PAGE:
Sections 5 and 6 then explore the modelling and assumption differences that affect cost estimates. Section 5 explains and classifies the different kinds of models that have been applied, and Section 6 reviews the impact of variations in key numerical parameters. Sections 2-6 draw heavily on the review of literature performed for Phase I of the United Nations Environment Programme (UNEP) Greenhouse Gas Abatement Costing Studies (16).

The paper then draws together the material in sections 2-6, to examine critically the nature and relative importance of these various sources of cost difference, and the implications that follow from this. Section 7 analyzes the economic and engineering perspectives, the differences between which are a major source of cost differences; the discussion includes the role of energy-efficiency and of low-carbon supply technologies, as well as resolution of these perspectives. Section 8 then examines issues relating to the strategy of abatement and scope of analysis. Finally, Section 9 draws general conclusions from the study, and suggests some implications for future research.


The cost of emissions reductions is always computed as a difference in a given measure of performance between a reference scenario and a scenario that involves lower emissions. By far the most commonly used measures of performance are the net direct financial costs to the energy sector assessed at a specified discount rate; and the estimated impact on gross national product (GNP), or its close cousin GDP. GNP is the monetary value of new final goods and services produced in a given year, and it provides a measure of the scale of human activities that pass through markets, plus imputed values of some nonmarket activities. It is generally assumed that financial costs in the energy sector can be closely related to impacts on GNP, though as noted below this is not always the case.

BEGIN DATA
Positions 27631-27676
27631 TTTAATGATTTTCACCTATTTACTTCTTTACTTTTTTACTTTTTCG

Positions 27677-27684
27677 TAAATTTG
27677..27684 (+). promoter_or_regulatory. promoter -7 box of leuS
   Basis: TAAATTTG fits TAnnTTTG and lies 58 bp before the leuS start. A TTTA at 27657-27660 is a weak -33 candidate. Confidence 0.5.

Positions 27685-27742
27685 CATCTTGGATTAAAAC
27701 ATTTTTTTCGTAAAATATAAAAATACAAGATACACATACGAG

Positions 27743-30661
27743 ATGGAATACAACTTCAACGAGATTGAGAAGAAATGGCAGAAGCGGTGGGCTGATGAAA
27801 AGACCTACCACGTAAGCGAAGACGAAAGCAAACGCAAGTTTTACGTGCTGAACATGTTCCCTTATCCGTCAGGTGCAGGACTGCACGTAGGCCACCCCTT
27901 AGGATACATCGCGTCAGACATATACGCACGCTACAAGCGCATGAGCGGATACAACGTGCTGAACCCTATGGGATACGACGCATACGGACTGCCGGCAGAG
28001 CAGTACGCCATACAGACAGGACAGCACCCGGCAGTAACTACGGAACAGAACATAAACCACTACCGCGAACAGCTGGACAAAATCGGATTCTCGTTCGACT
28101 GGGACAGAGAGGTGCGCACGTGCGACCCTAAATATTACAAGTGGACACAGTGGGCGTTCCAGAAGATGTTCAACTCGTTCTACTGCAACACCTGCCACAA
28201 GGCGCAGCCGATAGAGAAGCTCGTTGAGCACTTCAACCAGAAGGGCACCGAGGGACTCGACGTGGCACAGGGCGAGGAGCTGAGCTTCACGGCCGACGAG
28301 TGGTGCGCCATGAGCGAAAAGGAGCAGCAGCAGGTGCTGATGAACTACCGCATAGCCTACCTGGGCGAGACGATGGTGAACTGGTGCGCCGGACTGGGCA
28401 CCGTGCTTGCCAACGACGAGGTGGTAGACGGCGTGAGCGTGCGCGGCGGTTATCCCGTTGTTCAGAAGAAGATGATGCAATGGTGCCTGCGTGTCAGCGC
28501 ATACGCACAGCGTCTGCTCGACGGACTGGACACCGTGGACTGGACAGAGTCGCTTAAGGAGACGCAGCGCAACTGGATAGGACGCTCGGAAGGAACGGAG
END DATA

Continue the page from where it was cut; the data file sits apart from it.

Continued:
Neither direct financial costs nor GNP provide direct measures of human welfare. One factor is that human welfare does not necessarily increase linearly with the degree of consumption; a given loss of income will likely matter far more to poor people, or poor countries, than to richer ones, for example. Some studies attempt to capture this through "equivalent welfare" measures, but these still rely centrally on a marketed-products basis. A broader limitation is revealed by the fact that there are many examples where GNP moves in the opposite direction to human well-being. For example, a disease that increases the sale of medicine may boost GNP but make individuals worse off; environmental disasters can stimulate economic activity, but the environment (and human enjoyment of it) is diminished.